Things get a bit messy here. “If we can define the sacred as something for which one is prepared to die,” Armstrong writes, “the nation had certainly become the embodiment of the divine, a supreme value.” However, if the nation-state has turned nationalism into a surrogate belief system, then “religion” is still to blame for the catastrophic events of our recent history. A perverted form of religion maybe — replacing creeds with constitutions, swapping Pater Noster for Patria Nostra — but the same sacrificial impulse. Without intending to, Fields of Blood makes the case for more secularism.
Armstrong could have avoided this trap. In truth, many of those who die for their country are fighting for something less lofty: devotion to friends and family, for example. Nationalism exists in as many varieties as there are nations; to blame it for any particular conflict is reductive. For a complex situation, isolating just one cause means misunderstanding the situation — as Armstrong made clear about those who single out belief. Fields of Blood is rigorous about untangling the knotted relationship between religion and violence but surprisingly woolly when it comes to other causes of conflict.
Which brings us back to “structural violence.” Throughout Fields of Blood, Armstrong tries to show how the exploitation of the productive majority by the spoiled minority can be just as damaging as cut-and-thrust conflict. She goes on to argue that structural violence is the real reason behind much of the hostility blamed on religion. Scratch the surface of religious violence and you will always find a deeper injustice or inequality. For her, structural violence in the Middle East — a consequence of the historic abuses of colonialism, the shoddy settlements left by outgoing empires, and the subsequent meddling of anxious superpowers — largely explains the terrorism that troubles it today.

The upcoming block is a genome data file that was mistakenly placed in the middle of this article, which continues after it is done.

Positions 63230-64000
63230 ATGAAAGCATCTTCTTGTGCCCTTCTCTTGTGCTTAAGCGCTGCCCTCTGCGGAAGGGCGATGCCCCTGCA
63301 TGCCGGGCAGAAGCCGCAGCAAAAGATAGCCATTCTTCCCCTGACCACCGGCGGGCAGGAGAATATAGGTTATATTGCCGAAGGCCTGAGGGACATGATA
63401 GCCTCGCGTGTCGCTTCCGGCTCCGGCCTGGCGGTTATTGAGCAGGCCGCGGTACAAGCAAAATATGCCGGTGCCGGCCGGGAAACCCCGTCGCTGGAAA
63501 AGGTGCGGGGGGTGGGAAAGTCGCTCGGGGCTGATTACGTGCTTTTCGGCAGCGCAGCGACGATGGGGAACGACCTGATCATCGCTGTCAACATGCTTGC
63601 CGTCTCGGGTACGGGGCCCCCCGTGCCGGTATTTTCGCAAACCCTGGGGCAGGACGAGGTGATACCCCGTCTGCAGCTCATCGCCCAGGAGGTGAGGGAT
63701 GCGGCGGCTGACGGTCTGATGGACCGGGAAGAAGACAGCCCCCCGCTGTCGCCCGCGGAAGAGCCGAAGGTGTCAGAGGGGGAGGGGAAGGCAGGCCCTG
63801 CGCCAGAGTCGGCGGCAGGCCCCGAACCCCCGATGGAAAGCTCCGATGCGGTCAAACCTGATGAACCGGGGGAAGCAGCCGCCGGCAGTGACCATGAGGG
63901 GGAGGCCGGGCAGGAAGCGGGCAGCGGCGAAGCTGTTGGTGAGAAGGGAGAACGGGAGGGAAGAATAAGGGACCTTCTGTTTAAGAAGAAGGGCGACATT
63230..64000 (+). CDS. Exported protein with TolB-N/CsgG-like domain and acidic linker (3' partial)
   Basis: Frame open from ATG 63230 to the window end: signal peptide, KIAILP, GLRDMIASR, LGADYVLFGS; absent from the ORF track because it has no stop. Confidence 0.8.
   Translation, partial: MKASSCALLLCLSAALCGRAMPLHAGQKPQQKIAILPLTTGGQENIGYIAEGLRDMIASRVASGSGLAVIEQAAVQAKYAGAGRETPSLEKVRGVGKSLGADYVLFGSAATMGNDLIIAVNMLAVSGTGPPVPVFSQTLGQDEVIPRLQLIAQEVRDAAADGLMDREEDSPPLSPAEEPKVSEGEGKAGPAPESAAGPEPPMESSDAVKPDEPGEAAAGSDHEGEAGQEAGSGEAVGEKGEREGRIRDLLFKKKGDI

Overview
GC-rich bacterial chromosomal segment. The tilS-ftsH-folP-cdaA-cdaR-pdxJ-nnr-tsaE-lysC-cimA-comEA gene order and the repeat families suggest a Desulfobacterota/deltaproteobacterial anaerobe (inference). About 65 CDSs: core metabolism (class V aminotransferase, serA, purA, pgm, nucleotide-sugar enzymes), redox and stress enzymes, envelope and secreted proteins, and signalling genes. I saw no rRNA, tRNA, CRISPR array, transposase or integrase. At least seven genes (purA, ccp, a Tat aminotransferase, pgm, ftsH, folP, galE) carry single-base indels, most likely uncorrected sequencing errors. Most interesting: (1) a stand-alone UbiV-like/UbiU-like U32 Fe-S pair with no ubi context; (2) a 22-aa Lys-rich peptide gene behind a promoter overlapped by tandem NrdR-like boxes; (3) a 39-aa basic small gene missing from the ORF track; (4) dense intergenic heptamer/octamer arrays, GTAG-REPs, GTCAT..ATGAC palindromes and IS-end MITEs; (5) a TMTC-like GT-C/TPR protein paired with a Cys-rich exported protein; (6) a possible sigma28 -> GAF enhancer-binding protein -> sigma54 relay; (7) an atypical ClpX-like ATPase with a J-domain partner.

Armstrong is right to criticize the scapegoating of religion, to emphasize the political basis of terror, and to recognize that the rich and powerful bear some responsibility for the aggression of those they oppress. However, in doing so she makes another scapegoat out of structural violence — and that’s something even more elusive than religion. To suggest that there is some equivalence between a drone attack and a terrorist attack is morally sensitive, but to equate economic exploitation with suicide bombing is ethical nonsense. This would have been prevented if Armstrong had laid out some basic political principles. Instead, Fields of Blood raises hard questions without answering them: In what cases can violence be justified? Is structural violence preferable to all-out war? And are mainstream religions in any way liable for the fundamentalists who commit violence in their name? After all, these are not abstract questions, not philosophical parlor games, but our most serious foreign policy challenges.
This is a shame, because Fields of Blood is, otherwise, a far more valuable guide to religious violence than the popular polemics against faith. Defeating terrorism requires a sincere effort to understand what it is that drives men and women toward extremism. The New Atheists are not much help here. In their uncompromising attitude toward belief they offer no guidance for engaging with believers. A more balanced approach makes for less passionate prose but might ultimately work. Karen Armstrong’s books have shown again and again the value of such an approach, and Fields of Blood is no exception. However, by tacking on a rather clumsy argument about inequality — that other fashionable area of contemporary debate — the sense of balance is lost, and she begins to look like the polemicists she has so elegantly criticized.
Guy Stagg has worked in politics and as a journalist for the The Daily Telegraph. In 2013 he walked from Canterbury to Jerusalem, and is now writing a book about pilgrimage.